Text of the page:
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Love and the Things We Miss

I fell instantly and hopelessly in love with my kids when they were born. That moment when I held each of them right after birth still brings me to tears occasionally (yes, I’ve become a sentimental, old man). There’s so much love and hope in that moment that it is simply overwhelming. I had never truly understood how my parents felt about me until I had my own kids. Then, I knew. The love you feel for your kids is a natural force that rivals gravity in its certainty.

While I think the single greatest thing parents can do for their kids is to show them that they are loved no matter what, that love is also blind. We like to think of our kids as better versions of ourselves, but this hope makes us blind to the reality of what it means to be human. Blind to the struggle that is inevitable in life even for the happiest and most well-balanced among us. Blind to the challenges that await them as they try to figure things out. Inherently, I know this. But knowledge and practice often repel each other.

In Train’s melancholy song “Blind”, the chorus pivots on the line “I don’t mind being blind, if you don’t mind doing time.” The song is about how love can lead you to ignore the obvious despite the repercussions. That’s how I feel about parenting. I’m so caught up in helping my kids be the best version of themselves that I’m blind to the struggles that exist right in front of me. I’m not choosing to ignore them, but I’m certainly sweeping those dust bunnies into a corner so that I can say the floor is essentially clean.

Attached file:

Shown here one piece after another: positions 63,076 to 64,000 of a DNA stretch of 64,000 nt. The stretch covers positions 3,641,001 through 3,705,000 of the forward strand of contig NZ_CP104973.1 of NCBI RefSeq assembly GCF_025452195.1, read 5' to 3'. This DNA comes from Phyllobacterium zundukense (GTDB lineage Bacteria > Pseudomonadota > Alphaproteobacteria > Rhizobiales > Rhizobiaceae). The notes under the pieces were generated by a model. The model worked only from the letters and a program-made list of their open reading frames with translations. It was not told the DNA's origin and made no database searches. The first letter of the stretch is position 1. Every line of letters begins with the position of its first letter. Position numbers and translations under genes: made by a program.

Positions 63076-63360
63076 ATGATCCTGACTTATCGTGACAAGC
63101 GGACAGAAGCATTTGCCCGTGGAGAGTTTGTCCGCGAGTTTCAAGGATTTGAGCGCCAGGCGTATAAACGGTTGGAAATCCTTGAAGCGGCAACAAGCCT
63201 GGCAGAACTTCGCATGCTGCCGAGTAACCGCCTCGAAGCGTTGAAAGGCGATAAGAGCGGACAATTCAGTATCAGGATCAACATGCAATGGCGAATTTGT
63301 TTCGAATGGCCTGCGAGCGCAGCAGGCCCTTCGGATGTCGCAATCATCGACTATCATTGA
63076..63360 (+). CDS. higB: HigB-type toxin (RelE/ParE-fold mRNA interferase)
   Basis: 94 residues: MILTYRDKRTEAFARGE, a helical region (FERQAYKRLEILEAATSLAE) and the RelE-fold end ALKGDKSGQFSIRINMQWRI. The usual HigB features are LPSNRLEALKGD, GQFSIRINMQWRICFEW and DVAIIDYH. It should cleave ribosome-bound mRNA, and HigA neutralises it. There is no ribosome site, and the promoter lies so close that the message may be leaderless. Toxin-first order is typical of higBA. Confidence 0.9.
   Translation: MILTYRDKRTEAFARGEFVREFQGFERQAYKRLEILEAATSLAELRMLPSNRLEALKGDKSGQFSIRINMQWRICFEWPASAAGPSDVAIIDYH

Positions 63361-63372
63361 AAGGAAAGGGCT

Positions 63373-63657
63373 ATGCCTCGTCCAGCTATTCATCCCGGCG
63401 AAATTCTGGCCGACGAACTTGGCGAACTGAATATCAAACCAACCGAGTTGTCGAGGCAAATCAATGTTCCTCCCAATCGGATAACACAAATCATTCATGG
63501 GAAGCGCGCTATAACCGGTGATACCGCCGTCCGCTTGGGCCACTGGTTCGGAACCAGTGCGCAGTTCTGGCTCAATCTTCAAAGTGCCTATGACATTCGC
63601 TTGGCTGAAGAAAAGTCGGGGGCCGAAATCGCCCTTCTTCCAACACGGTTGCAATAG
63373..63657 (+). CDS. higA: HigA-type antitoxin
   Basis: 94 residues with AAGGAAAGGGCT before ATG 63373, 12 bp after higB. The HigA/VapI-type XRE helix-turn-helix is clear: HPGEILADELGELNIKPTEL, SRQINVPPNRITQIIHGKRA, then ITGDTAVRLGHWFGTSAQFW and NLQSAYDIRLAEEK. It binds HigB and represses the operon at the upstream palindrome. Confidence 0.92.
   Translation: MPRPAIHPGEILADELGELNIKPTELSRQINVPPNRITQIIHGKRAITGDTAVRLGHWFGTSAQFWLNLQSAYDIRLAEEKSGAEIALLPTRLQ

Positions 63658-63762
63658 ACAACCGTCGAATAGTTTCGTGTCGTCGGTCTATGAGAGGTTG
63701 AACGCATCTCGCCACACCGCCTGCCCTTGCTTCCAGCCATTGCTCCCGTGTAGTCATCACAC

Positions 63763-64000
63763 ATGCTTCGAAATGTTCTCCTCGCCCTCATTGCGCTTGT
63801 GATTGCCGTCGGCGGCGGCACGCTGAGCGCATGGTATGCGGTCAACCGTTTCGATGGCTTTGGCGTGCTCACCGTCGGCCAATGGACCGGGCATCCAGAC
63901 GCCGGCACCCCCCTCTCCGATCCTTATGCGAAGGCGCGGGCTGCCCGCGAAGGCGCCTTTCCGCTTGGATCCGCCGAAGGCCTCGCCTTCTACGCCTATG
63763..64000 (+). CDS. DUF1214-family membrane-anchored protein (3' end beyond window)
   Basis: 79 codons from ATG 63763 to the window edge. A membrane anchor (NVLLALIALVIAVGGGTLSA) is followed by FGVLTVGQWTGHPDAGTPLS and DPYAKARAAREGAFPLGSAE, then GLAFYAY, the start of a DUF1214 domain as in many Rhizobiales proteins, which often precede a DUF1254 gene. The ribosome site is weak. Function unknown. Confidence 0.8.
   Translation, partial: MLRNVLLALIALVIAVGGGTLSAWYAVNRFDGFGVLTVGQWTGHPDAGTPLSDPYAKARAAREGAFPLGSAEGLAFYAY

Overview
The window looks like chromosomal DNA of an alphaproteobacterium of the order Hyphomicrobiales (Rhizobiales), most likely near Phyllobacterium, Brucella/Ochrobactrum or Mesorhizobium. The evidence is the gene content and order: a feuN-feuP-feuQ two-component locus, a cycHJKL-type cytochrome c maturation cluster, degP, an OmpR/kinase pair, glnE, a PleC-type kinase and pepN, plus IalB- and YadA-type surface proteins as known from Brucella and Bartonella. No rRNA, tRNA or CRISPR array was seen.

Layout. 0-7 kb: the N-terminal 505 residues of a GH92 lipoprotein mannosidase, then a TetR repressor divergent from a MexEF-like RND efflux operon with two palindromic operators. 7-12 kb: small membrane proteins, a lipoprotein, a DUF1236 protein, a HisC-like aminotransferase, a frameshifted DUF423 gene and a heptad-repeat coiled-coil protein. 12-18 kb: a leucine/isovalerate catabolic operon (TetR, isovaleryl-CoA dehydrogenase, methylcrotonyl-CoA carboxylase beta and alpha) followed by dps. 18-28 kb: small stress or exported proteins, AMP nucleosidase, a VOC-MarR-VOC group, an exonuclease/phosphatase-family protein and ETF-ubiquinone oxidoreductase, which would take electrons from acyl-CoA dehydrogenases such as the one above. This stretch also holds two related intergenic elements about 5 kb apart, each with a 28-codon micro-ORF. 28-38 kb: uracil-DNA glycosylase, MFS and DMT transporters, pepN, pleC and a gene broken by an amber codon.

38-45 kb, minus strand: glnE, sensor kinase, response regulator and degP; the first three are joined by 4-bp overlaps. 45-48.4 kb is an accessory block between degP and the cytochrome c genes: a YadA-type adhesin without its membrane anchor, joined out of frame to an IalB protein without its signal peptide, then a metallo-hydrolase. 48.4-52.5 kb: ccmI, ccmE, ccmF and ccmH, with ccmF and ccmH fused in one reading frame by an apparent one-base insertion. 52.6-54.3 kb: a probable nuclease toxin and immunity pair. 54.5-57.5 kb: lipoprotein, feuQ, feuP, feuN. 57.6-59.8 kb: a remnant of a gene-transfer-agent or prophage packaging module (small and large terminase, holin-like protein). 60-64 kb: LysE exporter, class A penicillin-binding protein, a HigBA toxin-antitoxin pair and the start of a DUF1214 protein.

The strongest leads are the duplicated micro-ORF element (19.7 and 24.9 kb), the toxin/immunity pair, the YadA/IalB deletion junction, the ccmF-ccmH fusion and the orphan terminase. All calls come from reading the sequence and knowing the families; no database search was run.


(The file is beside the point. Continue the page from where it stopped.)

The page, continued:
Teenagers are hard-wired to escape the orbit of their parents, to become the center of their own universe. They take a few tentative steps away until it becomes a full-fledged dash. They close you off behind that figurative and literal door. You search for small clues that help you understand them. You ask questions that they don’t want to answer or they answer in some rote, robotic way that seems innocuous and banal. The clues are there if you choose to see them, but sometimes, the most difficult thing to see is right in front of you.

More experienced parents will tell you that they’ll come back around one day. That it will all work out if you’re patient. That may be true, but the journey through the parental equivalent of Siberia seems impossible sometimes, and you wonder if you will come out on the other side intact as a family. It’s like any moment in your life where you experience stress; you wonder if it will ever be the same again. It won’t, but it won’t be like this either. At least, that’s what I tell myself.

Parents are hard-coded to worry about their children. My dad once told me the worry never goes away even when your kids are grown and have families of their own. That sounds like some sort of life sentence if you ask me, but it’s one I’m willing to bear because I love these two more than they’ll ever know.


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